Aug 24, 2011
When it comes to turn-based strategy games on the PC, there just aren’t any around that can hold a candle to the Civilization series. In fact, Sid Meier’s Civilization V has been known to devour entire weekends, leaving me curious about when it became Monday, and why I haven’t moved in about 48 hours.
The Civilization series hasn’t made its way to the Android platform just yet, but Revival 2 has.
Revival 2 puts you in charge of an empire in which you’ll have to build cities, research new technology, and build up a military to keep yourself safe. Just like in the Civ series, you can take multiple paths to achieve victory in Revival 2. Unlike the Civ series, one of those paths involves killing every other empire’s emissary. No matter which type of victory you’re shooting for, you’ll want to take your empire’s emissary and bury him deep within one of your most well defended cities.
You’ll have to research new technology, build cities, manage military units, and have workers build new improvements on your land in order to conquer the world in Revival 2. Unfortunately, the counter-intuitive controls make running your empire extremely difficult.
Each action you take involves an unnecessary number of button presses. For example, instead of double tapping a unit to select it, and issuing commands, you have to tap one button to cycle through your units, tap another button to select the unit once you have it highlighted, and then you can either tap in a direction to move the unit, or tap the unit itself to issue a command. Just to be clear, the controls work just fine – they’re just unnecessarily complex. To make matters worse, the menu system is extremely convoluted. Without the tutorial, you’d never know where certain features for cities and units were burred.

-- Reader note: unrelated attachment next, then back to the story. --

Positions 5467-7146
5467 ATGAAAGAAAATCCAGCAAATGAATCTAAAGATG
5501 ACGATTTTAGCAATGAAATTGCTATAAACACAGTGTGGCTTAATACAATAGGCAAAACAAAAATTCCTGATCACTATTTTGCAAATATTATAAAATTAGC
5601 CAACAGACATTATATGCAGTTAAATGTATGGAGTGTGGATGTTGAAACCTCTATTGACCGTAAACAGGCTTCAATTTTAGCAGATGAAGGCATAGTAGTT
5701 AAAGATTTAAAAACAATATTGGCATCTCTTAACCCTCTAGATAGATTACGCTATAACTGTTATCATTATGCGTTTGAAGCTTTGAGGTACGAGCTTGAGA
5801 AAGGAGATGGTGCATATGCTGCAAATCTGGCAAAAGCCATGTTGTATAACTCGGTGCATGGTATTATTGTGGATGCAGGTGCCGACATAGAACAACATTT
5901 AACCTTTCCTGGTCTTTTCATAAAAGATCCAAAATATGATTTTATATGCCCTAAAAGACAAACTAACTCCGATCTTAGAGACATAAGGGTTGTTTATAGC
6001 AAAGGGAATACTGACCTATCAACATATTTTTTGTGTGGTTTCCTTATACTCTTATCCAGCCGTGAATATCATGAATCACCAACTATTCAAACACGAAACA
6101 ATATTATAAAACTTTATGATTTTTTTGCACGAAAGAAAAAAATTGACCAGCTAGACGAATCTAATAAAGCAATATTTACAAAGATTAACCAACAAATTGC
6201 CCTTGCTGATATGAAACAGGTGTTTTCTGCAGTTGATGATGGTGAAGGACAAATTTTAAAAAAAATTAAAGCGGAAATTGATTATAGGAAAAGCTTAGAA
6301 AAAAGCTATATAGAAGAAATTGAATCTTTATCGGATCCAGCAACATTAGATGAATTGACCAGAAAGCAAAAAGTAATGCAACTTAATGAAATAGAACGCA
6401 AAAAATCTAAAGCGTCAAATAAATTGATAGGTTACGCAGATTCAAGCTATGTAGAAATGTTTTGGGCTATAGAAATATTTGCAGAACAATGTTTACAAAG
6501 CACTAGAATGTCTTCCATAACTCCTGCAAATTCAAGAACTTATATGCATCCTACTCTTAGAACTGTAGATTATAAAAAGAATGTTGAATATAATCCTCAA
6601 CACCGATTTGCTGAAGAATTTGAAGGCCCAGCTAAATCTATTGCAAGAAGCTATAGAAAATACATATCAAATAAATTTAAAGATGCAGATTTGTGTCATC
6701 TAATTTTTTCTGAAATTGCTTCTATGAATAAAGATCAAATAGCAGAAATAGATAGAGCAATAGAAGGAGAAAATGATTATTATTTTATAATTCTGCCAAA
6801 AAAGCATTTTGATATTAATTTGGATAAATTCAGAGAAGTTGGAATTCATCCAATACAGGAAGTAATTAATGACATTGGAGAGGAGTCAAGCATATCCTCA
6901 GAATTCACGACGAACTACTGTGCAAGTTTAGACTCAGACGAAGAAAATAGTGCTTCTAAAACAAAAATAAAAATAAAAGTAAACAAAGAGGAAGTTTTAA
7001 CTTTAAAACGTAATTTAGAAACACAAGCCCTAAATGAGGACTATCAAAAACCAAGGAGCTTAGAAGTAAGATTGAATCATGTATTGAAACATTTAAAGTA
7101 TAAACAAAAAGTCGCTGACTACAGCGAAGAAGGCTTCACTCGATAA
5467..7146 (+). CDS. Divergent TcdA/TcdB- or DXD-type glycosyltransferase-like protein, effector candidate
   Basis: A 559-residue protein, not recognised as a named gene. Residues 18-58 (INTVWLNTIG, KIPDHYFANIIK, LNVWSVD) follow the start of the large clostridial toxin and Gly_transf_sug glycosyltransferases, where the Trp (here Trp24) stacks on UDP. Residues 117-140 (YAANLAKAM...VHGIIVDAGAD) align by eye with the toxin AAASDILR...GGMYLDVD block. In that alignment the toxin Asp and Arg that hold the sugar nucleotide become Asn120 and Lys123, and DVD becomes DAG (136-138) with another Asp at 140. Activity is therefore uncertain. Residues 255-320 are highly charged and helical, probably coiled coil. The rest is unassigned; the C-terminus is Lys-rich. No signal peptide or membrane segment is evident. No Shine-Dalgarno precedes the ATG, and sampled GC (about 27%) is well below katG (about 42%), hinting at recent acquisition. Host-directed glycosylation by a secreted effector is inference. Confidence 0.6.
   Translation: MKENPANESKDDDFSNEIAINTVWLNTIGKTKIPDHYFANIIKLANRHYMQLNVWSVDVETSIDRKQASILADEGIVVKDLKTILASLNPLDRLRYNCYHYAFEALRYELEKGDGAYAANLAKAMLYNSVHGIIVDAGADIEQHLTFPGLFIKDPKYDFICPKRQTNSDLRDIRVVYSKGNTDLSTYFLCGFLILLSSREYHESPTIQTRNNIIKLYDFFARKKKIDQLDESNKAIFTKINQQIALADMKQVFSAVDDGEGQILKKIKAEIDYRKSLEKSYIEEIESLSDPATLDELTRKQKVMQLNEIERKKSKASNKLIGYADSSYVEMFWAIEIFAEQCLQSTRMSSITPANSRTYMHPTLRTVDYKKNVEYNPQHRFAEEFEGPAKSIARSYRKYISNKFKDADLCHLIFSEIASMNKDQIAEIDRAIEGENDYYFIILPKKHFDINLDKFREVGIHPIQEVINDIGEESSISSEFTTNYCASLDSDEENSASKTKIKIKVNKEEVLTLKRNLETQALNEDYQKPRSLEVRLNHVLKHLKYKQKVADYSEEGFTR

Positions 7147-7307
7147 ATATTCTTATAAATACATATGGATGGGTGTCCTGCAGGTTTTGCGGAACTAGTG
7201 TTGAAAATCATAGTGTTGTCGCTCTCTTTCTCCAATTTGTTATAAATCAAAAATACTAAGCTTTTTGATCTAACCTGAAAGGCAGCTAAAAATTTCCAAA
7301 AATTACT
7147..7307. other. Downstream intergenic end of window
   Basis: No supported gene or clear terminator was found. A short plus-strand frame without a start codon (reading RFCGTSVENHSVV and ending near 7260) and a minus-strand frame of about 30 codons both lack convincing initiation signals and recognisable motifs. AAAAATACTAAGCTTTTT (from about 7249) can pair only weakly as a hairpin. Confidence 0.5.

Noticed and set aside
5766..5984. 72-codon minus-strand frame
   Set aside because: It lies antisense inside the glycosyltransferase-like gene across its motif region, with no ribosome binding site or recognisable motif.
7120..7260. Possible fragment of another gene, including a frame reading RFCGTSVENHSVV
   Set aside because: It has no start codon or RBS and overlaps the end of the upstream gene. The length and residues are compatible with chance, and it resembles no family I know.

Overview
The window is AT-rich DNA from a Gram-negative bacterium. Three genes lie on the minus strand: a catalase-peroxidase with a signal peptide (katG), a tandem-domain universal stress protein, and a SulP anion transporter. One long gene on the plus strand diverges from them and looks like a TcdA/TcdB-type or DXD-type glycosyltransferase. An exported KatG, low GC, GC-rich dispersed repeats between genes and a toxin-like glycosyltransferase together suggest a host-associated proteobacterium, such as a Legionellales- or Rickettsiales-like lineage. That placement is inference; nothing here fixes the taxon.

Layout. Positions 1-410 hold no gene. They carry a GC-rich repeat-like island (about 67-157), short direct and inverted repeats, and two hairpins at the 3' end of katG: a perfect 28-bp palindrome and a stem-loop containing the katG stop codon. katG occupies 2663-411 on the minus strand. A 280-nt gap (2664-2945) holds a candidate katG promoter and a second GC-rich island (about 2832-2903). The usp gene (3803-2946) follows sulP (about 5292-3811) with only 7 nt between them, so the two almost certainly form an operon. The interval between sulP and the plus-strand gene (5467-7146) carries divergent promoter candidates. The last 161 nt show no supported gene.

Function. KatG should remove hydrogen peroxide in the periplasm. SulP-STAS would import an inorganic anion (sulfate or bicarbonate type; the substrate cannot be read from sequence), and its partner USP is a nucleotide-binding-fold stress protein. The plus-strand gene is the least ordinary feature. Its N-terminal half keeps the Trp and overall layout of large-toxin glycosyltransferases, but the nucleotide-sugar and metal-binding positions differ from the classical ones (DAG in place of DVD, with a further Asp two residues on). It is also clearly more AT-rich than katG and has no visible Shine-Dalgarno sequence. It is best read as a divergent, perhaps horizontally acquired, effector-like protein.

The interface is the digital equivalent of walking through a waist-high pool full of pudding, which is a shame because under that broken UI lies a deep gameplay experience. In fact, if there’s another turn-based strategy game on the Android Market with equally robust gameplay, we haven’t seen it.
If you can find patience and tolerance in your heart for the game’s poor controls and user interface, you’ll probably find Revival 2 to be an extremely enjoyable game. Try the demo – if you don’t want to throw your phone across the room by the end of the tutorial, you’ll probably want to go ahead and pick up the full version.